Oyster-based cosmetics? The idea may seem far-fetched, even if the cosmetics industry already use a bunch of unusual ingredients. Indeed, much like broccoli or onions, oysters offer many interesting benefits for the skin.
Brands interested in oysters use absolutely every part of it, from the flesh to the shell, claiming varied and diverse benefits, including anti-aging, purifying, remineralizing and cleansing for skin, hair and even dental health.
In powdered formulas
Natural cosmetics brand Perlucine (created by the Aquatonale Group) is one of the brands that has been embracing the virtues of the oyster, more precisely the shell of the white oyster. Harvested by hand on the beaches of Brittany, France, oyster shells are carefully cleaned before being made into powder to enrich the formulas of different products, from facial cleansing powder to body scrubs, artisanal soaps, shampoo powder and even powdered toothpaste. The range is Ecocert Cosmos certified.
Meanwhile French brand Edulis has recently released a range of cosmetics formulated with the extracts of patented oyster oils encapsulated in clay, in order to take advantage of the mollusk’s unique properties all day long. Created at Cap Ferret, this innovative line is more interested in the properties of the European flat oyster from the Arcachon Basin, called Ostrea Edulis.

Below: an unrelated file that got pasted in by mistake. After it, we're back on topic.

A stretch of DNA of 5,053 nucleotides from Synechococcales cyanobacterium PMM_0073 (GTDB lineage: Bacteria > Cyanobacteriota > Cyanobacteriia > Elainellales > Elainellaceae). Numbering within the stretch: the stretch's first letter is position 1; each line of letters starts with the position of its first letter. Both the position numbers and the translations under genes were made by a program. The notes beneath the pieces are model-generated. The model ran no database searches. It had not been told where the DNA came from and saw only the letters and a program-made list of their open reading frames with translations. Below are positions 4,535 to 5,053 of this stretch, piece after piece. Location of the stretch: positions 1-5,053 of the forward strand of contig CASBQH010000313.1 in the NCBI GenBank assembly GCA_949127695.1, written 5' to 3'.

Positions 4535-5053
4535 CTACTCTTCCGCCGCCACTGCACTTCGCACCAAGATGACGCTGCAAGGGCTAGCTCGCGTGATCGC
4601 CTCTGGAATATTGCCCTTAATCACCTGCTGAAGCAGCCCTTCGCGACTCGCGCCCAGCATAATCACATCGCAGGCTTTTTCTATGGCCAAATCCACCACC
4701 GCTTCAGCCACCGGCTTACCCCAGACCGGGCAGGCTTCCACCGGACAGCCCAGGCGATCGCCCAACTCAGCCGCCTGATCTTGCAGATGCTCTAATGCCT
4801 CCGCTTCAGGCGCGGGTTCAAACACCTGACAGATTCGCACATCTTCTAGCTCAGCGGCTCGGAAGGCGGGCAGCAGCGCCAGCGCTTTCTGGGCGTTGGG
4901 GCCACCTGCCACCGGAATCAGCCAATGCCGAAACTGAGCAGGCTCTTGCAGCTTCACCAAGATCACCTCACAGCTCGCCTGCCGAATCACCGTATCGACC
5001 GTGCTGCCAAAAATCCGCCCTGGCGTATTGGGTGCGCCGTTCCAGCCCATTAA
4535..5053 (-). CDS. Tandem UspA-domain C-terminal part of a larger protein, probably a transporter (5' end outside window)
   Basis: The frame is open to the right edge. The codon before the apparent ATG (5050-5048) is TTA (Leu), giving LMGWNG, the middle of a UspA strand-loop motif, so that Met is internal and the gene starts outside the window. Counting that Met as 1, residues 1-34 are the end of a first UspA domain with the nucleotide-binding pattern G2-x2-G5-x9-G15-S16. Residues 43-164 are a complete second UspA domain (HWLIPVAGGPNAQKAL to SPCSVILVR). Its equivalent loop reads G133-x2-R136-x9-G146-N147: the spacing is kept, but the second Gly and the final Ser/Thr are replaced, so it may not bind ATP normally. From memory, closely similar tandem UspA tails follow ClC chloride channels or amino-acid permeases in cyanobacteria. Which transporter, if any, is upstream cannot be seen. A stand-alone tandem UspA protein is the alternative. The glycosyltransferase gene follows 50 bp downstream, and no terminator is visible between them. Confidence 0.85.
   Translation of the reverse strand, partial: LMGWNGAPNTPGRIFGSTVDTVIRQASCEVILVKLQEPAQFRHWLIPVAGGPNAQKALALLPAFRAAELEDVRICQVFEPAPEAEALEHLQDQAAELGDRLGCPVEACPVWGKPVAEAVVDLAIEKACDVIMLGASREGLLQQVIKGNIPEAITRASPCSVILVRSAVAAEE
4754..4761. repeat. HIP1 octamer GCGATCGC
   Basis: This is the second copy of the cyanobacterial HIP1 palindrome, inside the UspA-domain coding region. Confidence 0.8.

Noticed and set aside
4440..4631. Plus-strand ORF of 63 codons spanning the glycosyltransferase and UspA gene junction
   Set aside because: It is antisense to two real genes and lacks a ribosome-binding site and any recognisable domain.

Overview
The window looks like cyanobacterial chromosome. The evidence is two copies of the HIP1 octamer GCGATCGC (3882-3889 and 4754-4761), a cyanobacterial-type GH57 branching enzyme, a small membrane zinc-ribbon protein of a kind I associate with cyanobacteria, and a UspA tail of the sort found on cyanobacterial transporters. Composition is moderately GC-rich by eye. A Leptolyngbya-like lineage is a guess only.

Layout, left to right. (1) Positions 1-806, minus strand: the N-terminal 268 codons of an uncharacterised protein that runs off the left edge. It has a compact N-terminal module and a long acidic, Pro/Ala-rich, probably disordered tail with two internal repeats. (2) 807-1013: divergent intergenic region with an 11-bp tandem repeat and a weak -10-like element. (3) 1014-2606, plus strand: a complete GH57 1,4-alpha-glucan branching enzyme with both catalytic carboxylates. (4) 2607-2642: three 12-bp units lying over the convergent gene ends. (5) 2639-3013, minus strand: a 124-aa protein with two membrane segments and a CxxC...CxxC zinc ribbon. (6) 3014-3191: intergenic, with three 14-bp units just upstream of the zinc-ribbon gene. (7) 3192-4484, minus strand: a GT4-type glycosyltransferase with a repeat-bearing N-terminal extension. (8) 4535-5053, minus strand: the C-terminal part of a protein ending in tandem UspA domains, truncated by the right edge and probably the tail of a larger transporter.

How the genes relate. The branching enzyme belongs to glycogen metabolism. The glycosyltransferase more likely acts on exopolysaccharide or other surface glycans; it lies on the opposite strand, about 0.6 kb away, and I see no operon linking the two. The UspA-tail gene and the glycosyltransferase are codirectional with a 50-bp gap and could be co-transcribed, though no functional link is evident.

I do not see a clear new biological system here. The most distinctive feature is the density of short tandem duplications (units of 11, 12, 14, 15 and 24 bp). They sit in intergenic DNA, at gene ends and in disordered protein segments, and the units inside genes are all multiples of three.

"We have extracted natural active elements that are nourishing and stimulating, for a firmer, fresher feel and an immediate tightening effect that’s safe for skin," explains the brand.
Currently Edulis has three products on offer — a serum, a day cream and a night cream — combining all the benefits of oyster extracts with those of ulva lactuca seaweed from Brittany, desert date palm oil, kokum butter and frankincense resin, all natural ingredients.
A champion in the world of upcycling
Not content with only attracting attention in the cosmetics industry, oysters can also be transformed into a number of materials in order to reduce waste — and to also take advantage of its numerous benefits. Through upcycling, they can be transformed into natural fertilizer and even descaling material for household appliances. The calcium carbonate from the shells can also be used as a basis for creating alternative sustainable materials.